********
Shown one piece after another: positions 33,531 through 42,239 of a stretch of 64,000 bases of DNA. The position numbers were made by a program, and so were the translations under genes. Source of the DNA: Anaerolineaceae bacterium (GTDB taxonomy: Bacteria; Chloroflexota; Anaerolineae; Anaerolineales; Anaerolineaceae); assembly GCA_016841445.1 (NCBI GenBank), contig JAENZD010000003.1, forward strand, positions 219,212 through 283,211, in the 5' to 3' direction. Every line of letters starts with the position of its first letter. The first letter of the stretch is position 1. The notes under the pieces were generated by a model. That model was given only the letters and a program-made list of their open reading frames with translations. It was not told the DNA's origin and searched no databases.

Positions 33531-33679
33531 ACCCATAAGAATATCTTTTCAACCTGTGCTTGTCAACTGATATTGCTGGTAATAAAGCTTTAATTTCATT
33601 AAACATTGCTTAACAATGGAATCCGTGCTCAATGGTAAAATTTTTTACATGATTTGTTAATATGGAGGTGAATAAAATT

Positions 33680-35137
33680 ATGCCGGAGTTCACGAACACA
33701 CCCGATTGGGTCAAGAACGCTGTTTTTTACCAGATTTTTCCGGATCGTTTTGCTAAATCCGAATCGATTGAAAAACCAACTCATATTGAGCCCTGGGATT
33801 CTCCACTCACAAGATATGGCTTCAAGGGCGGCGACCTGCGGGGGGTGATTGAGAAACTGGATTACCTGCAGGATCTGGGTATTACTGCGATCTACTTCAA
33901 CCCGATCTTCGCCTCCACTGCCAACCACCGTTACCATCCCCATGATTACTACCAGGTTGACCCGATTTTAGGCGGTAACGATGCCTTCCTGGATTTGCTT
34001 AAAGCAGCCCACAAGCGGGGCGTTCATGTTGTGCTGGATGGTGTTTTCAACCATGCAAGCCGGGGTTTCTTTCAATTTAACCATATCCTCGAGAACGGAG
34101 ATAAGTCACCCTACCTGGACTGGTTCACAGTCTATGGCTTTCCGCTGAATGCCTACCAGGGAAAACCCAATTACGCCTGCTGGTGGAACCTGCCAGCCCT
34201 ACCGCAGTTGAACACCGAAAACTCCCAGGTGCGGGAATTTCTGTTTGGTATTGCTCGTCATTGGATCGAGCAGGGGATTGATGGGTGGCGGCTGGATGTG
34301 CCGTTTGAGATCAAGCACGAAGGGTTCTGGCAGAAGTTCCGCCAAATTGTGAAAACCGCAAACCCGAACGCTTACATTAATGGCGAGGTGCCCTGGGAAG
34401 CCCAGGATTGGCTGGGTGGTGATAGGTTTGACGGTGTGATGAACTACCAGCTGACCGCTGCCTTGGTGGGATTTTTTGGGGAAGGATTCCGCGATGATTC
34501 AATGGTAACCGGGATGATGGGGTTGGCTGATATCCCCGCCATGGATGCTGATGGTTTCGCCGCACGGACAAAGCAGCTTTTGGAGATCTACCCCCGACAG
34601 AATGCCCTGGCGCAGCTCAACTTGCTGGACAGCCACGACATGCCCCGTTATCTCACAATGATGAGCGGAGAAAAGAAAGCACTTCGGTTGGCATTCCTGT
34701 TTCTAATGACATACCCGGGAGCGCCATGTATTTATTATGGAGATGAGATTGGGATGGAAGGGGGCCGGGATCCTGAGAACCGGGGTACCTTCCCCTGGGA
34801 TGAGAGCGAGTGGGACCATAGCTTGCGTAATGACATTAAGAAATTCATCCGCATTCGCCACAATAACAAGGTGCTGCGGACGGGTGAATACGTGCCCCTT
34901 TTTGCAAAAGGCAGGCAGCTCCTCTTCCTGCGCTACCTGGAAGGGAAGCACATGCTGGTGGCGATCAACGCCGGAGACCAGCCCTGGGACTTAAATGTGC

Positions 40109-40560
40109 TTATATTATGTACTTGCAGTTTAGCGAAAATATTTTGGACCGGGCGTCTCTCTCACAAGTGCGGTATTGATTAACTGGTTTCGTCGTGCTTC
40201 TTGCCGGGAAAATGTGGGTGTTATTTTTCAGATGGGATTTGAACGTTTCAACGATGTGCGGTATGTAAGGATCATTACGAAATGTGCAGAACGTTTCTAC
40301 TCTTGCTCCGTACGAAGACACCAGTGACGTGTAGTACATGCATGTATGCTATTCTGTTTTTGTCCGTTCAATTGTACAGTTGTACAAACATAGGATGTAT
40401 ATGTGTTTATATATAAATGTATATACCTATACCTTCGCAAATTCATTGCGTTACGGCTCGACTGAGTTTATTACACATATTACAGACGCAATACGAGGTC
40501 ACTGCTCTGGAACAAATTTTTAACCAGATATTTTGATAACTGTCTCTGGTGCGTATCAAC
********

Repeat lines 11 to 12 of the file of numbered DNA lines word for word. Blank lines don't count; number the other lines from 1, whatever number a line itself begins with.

34101 ATAAGTCACCCTACCTGGACTGGTTCACAGTCTATGGCTTTCCGCTGAATGCCTACCAGGGAAAACCCAATTACGCCTGCTGGTGGAACCTGCCAGCCCT
34201 ACCGCAGTTGAACACCGAAAACTCCCAGGTGCGGGAATTTCTGTTTGGTATTGCTCGTCATTGGATCGAGCAGGGGATTGATGGGTGGCGGCTGGATGTG